How to prevent tick and mosquito bites as the weather heats up in the Chattanooga area

FILE - In this 2019 photo, a municipal biologist examines a mosquito in Salt Lake City. (AP Photo/Rick Bowmer)

As Chattanooga residents go outdoors more often in warmer weather, pesky little insects like ticks and mosquitoes will be there to meet them. Though these critters serve as a necessary food source for many species, they can pose several risks to humans, from minor itchy bites to serious diseases and parasites.

Here's how to prevent bites from ticks and mosquitoes this season:

(READ MORE: Tick-borne diseases are on the rise in Tennessee. Here’s everything you need to know to stay safe this summer)


— Know where to expect ticks and mosquitoes. Ticks live in grassy, brushy or wooded areas and even on animals. Spending time outside walking your dog, camping, gardening or hunting could bring you in close contact with ticks. Many people get ticks in their own yard or neighborhood.

— Avoid wooded and brushy areas with high grass, shrubs and leaf litter.

— Walk in the center of trails.

— Choose a hotel or lodging with air conditioning or window and door screens.

— Use a mosquito net if you are unable to stay in a place with air conditioning or window and door screens, or if you are sleeping outside.

If you're planning to travel overseas, be prepared to prevent mosquito bites because mosquitoes in other countries can spread the following viruses and parasites that are not common or not present in the continental United States:

— Chikungunya

— Dengue

— Dirofilariasis (dog heartworm)

— Japanese encephalitis

— Lymphatic filariasis

— Malaria

— Rift Valley fever

— Ross River

— Yellow fever

— Zika

Travelers should learn about risks and how to prevent mosquito bites during their trip. If you are traveling to an area where malaria is found, talk to your doctor or health care provider about malaria prevention medication.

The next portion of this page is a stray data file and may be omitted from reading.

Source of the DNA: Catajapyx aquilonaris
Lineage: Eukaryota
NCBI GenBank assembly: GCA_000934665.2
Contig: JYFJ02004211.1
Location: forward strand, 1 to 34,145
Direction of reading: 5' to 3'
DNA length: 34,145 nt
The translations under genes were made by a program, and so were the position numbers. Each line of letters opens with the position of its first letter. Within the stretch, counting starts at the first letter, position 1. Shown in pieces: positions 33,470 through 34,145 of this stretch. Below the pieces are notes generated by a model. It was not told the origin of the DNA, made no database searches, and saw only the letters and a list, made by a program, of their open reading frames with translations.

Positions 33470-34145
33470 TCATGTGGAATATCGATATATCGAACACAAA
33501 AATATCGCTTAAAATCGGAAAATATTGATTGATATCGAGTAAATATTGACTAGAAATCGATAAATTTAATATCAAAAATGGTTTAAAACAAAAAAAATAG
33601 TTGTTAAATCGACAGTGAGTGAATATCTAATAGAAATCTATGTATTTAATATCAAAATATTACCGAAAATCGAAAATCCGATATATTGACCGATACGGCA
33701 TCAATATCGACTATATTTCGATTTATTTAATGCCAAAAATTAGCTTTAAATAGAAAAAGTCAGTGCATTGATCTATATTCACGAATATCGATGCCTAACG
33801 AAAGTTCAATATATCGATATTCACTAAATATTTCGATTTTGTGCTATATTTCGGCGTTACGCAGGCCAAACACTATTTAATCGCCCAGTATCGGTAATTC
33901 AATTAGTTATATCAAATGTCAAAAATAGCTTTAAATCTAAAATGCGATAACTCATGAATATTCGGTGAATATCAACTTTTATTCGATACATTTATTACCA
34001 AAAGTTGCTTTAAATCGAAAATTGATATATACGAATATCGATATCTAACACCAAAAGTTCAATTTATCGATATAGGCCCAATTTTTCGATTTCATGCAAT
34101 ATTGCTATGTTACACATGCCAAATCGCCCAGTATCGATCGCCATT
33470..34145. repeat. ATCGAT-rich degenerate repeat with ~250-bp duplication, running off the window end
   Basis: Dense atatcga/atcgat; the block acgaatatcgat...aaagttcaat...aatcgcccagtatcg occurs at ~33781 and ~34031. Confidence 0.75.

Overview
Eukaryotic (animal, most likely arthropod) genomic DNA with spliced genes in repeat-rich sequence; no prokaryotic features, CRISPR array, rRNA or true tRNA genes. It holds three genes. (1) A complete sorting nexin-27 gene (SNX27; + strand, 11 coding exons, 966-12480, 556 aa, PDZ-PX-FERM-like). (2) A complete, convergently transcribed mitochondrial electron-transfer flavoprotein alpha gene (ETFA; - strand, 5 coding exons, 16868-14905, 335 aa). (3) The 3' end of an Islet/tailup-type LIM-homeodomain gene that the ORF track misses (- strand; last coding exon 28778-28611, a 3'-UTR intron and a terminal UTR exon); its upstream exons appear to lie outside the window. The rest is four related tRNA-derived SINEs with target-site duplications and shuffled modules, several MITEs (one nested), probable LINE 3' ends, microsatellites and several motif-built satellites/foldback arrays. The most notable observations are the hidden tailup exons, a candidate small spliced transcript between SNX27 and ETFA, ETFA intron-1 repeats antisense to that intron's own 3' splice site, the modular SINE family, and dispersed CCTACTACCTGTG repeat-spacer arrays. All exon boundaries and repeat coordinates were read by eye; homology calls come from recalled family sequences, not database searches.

Familiarize yourself with the different ticks that may be in your area as well as diseases that can be transmitted by them:

— Blacklegged tick: Widely distributed across the Eastern United States. Transmits Borrelia burgdorferi and B. mayonii (which cause Lyme disease), Anaplasma phagocytophilum (anaplasmosis), B. miyamotoi disease (a form of relapsing fever), Ehrlichia muris eauclairensis (ehrlichiosis), Babesia microti (babesiosis) and Powassan virus (Powassan virus disease).

  photo  In this undated photo provided by the U.S. Centers for Disease Control and Prevention (CDC), a blacklegged tick - also known as a deer tick. (CDC via AP)
 James Gathany 

— Lone Star tick: Widely distributed in the Eastern United States but more common in the South. Transmits Ehrlichia chaffeensis and E. ewingii (which cause human ehrlichiosis), Francisella tularensis (tularemia), Heartland virus (Heartland virus disease), Bourbon virus (Bourbon virus disease) and Southern tick-associated rash illness (STARI).

  photo  A Lone Star tick / Photo by Don Steinkraus
 Photo credit/Don Steinkraus 

— American dog tick: Widely distributed east of the Rocky Mountains. Transmits Francisella tularensis (tularemia) and Rickettsia rickettsii (Rocky Mountain spotted fever).

  photo  This undated photo provided by the Centers for Disease Control and Prevention shows an American dog tick. (AP Photo/Centers for Disease Control and Prevention)

— Brown dog tick: Found worldwide. Transmits Rickettsia rickettsii (Rocky Mountain spotted fever). Primary vector for R. rickettsii transmission in the Southwestern United States and along the U.S .-Mexico border.